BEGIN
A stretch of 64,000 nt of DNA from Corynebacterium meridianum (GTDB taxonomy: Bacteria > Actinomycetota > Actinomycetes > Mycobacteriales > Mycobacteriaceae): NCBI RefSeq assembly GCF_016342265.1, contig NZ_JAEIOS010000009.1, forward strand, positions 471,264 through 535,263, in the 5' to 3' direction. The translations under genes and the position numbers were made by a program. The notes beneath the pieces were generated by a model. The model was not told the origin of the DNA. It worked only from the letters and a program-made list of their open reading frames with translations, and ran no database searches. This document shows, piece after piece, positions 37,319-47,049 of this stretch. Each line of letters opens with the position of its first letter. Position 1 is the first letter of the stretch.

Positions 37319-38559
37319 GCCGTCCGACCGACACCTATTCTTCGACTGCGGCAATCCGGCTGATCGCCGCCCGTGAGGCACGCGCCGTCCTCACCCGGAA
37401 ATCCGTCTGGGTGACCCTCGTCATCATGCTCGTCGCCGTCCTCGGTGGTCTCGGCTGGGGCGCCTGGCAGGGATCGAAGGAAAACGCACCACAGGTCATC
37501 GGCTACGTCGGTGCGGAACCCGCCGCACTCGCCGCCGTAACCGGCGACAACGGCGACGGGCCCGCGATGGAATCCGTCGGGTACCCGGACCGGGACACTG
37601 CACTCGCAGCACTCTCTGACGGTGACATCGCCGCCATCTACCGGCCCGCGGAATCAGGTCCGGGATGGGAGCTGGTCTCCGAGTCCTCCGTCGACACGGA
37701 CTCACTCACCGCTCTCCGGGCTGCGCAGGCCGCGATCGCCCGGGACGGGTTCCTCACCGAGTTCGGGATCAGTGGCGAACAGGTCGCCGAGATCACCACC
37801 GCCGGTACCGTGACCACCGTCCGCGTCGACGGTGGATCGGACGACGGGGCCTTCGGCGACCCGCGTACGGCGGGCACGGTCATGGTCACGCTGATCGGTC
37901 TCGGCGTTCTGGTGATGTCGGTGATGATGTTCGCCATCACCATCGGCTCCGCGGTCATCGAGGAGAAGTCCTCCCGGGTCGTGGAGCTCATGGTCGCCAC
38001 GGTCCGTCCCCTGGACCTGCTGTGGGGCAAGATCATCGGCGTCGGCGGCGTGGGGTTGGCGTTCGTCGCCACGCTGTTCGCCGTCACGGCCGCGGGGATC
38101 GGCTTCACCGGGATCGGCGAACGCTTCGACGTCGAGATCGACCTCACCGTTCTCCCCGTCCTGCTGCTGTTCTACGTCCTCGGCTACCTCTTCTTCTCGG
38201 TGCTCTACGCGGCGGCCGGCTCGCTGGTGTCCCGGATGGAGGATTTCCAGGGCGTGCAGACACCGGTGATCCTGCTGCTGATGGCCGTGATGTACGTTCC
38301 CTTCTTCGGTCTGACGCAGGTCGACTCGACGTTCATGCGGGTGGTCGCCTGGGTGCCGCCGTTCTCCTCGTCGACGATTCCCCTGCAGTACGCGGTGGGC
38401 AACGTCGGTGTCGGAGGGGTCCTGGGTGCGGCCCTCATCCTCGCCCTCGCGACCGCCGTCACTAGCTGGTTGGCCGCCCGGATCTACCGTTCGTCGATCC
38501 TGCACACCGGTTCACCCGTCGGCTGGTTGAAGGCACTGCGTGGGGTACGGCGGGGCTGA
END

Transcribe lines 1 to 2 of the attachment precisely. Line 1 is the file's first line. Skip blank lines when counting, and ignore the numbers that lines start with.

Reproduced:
A stretch of 64,000 nt of DNA from Corynebacterium meridianum (GTDB taxonomy: Bacteria > Actinomycetota > Actinomycetes > Mycobacteriales > Mycobacteriaceae): NCBI RefSeq assembly GCF_016342265.1, contig NZ_JAEIOS010000009.1, forward strand, positions 471,264 through 535,263, in the 5' to 3' direction. The translations under genes and the position numbers were made by a program. The notes beneath the pieces were generated by a model. The model was not told the origin of the DNA. It worked only from the letters and a program-made list of their open reading frames with translations, and ran no database searches. This document shows, piece after piece, positions 37,319-47,049 of this stretch. Each line of letters opens with the position of its first letter. Position 1 is the first letter of the stretch.

Positions 37319-38559